Experts say widespread cases in care homes are pushing up the UK’s average transmission rate and are providing one of the biggest barriers to lifting the lockdown.
The stark warning highlights how the failure to protect Britain’s care homes from the virus has not only cost the lives of thousands of elderly residents, but has also had devastating consequences for the entire population.
Senior officials have warned that levels of coronavirus infection are likely to be at least five times higher among hospital and care home staff than in the wider population.
They are ‘particularly worried’ about healthcare workers picking up the disease and spreading it among the wider community or to other patients. Ministers have been told they need to ‘get on top’ of this urgently before the lockdown can be lifted.
Rachel Beckett, of Wellburn Care Homes, said: ‘Hospitals have told us we were breaking the law by not taking positive patients, which is not the case.’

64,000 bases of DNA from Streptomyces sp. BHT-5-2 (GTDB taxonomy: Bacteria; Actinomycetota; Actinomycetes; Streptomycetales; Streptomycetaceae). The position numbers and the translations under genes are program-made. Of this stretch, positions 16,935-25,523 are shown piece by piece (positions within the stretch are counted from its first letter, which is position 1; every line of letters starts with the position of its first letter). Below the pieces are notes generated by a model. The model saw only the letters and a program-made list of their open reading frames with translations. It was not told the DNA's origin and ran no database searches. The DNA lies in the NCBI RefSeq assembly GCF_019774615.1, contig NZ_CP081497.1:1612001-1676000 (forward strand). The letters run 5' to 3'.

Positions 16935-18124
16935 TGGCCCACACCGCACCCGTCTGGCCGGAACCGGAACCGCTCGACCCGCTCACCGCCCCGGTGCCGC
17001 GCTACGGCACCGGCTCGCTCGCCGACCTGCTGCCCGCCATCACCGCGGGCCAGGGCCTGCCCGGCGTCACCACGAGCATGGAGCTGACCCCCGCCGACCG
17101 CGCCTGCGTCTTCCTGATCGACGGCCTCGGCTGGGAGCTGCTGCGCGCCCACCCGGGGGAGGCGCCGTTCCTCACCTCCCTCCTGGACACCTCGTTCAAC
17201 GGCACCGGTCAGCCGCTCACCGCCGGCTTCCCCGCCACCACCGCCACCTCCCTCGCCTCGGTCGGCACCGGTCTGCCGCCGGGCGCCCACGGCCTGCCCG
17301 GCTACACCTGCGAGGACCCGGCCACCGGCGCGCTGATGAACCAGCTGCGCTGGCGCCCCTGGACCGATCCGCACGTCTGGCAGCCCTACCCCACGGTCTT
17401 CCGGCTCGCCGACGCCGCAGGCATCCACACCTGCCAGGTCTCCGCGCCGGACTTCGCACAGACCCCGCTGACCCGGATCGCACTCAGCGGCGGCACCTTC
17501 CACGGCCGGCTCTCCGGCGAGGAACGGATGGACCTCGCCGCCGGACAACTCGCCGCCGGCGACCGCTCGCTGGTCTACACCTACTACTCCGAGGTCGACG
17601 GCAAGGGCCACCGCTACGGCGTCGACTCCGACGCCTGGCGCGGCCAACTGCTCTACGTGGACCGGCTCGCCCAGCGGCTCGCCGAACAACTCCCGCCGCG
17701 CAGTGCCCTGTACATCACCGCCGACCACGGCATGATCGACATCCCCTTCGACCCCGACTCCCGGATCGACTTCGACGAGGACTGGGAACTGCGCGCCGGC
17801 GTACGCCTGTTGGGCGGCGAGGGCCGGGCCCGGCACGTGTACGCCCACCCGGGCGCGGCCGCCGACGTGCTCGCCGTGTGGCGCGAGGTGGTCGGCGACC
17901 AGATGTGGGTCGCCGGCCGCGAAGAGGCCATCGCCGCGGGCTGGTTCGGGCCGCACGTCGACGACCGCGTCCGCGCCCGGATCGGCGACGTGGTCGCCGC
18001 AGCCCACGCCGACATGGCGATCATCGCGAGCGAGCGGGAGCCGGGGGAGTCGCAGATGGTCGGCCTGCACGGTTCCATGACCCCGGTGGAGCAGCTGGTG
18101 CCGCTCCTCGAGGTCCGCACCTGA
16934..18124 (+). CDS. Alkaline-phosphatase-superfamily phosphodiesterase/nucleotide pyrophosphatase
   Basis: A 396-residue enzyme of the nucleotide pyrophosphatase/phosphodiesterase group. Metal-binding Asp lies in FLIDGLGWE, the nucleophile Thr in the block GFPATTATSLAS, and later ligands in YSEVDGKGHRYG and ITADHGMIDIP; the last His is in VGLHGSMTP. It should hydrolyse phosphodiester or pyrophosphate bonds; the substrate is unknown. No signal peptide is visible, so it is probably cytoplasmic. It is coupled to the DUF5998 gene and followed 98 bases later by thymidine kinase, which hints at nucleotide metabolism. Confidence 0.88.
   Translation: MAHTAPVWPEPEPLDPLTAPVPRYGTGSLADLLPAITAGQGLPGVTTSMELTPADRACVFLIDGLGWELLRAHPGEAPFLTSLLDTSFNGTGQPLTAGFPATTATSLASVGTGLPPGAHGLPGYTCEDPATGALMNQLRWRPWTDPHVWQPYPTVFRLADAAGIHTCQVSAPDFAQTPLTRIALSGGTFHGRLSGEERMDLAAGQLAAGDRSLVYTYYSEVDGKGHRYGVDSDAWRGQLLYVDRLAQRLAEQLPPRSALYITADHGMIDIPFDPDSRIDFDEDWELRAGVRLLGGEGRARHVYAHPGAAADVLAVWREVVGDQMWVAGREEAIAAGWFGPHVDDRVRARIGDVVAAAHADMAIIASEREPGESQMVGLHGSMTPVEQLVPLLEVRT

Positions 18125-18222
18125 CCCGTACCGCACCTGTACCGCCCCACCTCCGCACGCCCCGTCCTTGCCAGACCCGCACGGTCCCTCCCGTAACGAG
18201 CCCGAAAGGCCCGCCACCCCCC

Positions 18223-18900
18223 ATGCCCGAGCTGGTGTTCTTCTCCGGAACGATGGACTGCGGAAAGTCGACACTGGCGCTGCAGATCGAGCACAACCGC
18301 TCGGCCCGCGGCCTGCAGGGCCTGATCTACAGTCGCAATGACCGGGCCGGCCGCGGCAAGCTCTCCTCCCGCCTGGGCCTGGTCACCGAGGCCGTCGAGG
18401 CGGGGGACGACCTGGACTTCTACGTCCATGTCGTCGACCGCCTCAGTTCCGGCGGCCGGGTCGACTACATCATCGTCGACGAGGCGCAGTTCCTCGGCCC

She said one resident at one of Wellburn’s 14 homes in the north went to hospital and tested positive – but was sent back still showing symptoms.
Ms Beckett said the home would not admit her until she was negative but paramedics ‘put pressure’ on staff ‘to the point where they were becoming emotional’.
She added that relatives of the women were very upset, and the home eventually admitted her but she was still positive one week later.
Ms Beckett said that in another incident a resident was sent back at 3am ‘because there was nobody to say no’.
The CQC is investigating after being informed by care home managers that hospitals discharged patients into their premises without telling them they had the disease.